“The world we live in is frightening and it’s not only [as a result] of gender-based violence (GBV); it’s a lack of humility, an increase in fascism, and we really need to do something about it.”
This was the message University of Cape Town (UCT) Council member Nazeema Mohamed shared with delegates during a special UCT Transformation Forum event on Thursday, 7 November, at the Tshisimani Centre for Activist Education in Mowbray.
Mohamed is also the executive director of Inyathelo – a non-profit organisation that works to sustain and strengthen civil society organisations and grow local philanthropy in support of a vibrant South African democracy.
The forum meeting was an opportunity for university structures, researchers and practitioners – whose focus is transformation, inclusion and diversity within education – and other interested parties to join forces, connect and share knowledge and ideas.
Organised by the UCT Office for Inclusivity and Change (OIC), the event was themed: “Transformation Practice or Activist Praxis: Tools and practices for challenging oppression in higher education”.
“The good thing that I’m seeing is the activism in South Africa. We are not sitting back.”
“If we stand together, we can defeat patriarchy. I say that with optimism. It’s been a hard journey. [We feel] a sense of helplessness and hopelessness – what’s happened to our grandmothers and to us is now happening to our daughters,” said Mohamed.
“The good thing that I’m seeing is the activism in South Africa. We are not sitting back, and I feel a sense of hopefulness.”
National plan for gender-based violence
Government’s proposed plan on how it wishes to respond to the scourge of GBV at a country level already exists, she added, but input from higher education institutions has been non-existent.
“The national plan for gender-based violence is around. Last [time] I looked for it, it was still with the Department of Justice [and Constitutional Development], but it has emerged.”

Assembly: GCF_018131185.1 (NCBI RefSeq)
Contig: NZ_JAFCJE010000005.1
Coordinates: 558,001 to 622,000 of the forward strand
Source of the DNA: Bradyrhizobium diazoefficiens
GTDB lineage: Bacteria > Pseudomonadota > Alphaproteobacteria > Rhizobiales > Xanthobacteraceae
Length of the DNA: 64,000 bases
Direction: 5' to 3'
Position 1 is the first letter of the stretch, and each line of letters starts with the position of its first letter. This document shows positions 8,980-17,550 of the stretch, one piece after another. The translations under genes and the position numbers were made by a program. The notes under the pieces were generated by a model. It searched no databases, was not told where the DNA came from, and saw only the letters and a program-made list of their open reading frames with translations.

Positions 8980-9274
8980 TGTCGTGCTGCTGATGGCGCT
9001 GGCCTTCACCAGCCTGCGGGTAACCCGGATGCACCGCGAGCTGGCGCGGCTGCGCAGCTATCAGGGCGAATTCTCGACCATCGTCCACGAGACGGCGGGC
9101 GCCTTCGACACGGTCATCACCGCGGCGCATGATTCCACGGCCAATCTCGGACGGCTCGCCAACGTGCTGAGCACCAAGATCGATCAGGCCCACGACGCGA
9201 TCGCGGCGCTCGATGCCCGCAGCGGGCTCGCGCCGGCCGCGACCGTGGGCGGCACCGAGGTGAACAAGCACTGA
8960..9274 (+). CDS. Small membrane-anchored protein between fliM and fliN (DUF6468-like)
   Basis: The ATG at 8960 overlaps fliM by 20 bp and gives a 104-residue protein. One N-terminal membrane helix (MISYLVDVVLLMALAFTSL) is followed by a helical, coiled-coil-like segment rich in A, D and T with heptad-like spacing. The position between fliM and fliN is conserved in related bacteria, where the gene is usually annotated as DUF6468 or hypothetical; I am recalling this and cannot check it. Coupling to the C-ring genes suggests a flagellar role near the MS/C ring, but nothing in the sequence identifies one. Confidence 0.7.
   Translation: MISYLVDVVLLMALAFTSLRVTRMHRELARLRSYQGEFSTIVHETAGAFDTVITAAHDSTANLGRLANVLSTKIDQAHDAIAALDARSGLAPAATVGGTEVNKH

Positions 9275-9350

She questioned why delegates in the higher education sector, working to address this issue within their institutions, have not been privy to any of the plan’s workings or other information it may contain.
“We haven’t seen it. Why haven’t we seen it and why haven’t we [contributed any input] on that policy, or the national action plan on gender-based violence? Where are the universities [in this process]?”
Next steps for universities
Redrafting and amending policies in order to effectively respond to GBV is step one. In other words, Mohamed said, examining what has been done, what hasn’t worked and why it hasn’t now needs to take centre stage.
But amending policies also needs clear performance objectives and indicators that delegates in the field should work strictly towards, she stressed.
“Have we established a baseline [for this work], what is our timeframe and what is the budget?”
Questions around human capacity – who establishes offices to respond adequately, who will do the work, and who will work with staff and students – also warrants a response. Upskilling delegates on how to effectively respond to GBV is equally important and should form part of an institution’s baseline plan, she explained.
It will take work and accountability in all spheres of tertiary institutions and this is fundamental, Mohamed said.
Accountability may also need to take a top-down approach. While national government needs to remain accountable, it needs to drive that sense of accountability down towards the institutions, and similarly, institutions should ensure staff and students remain accountable too.
“Know your rights, know what to do and how to take action.”
“Management is where it starts, and in management there needs to be structures, balance, respect, communication, training and personal empowerment. It’s the most important tool.
“Know your rights, know what to do and how to take action,” Mohamed concluded.
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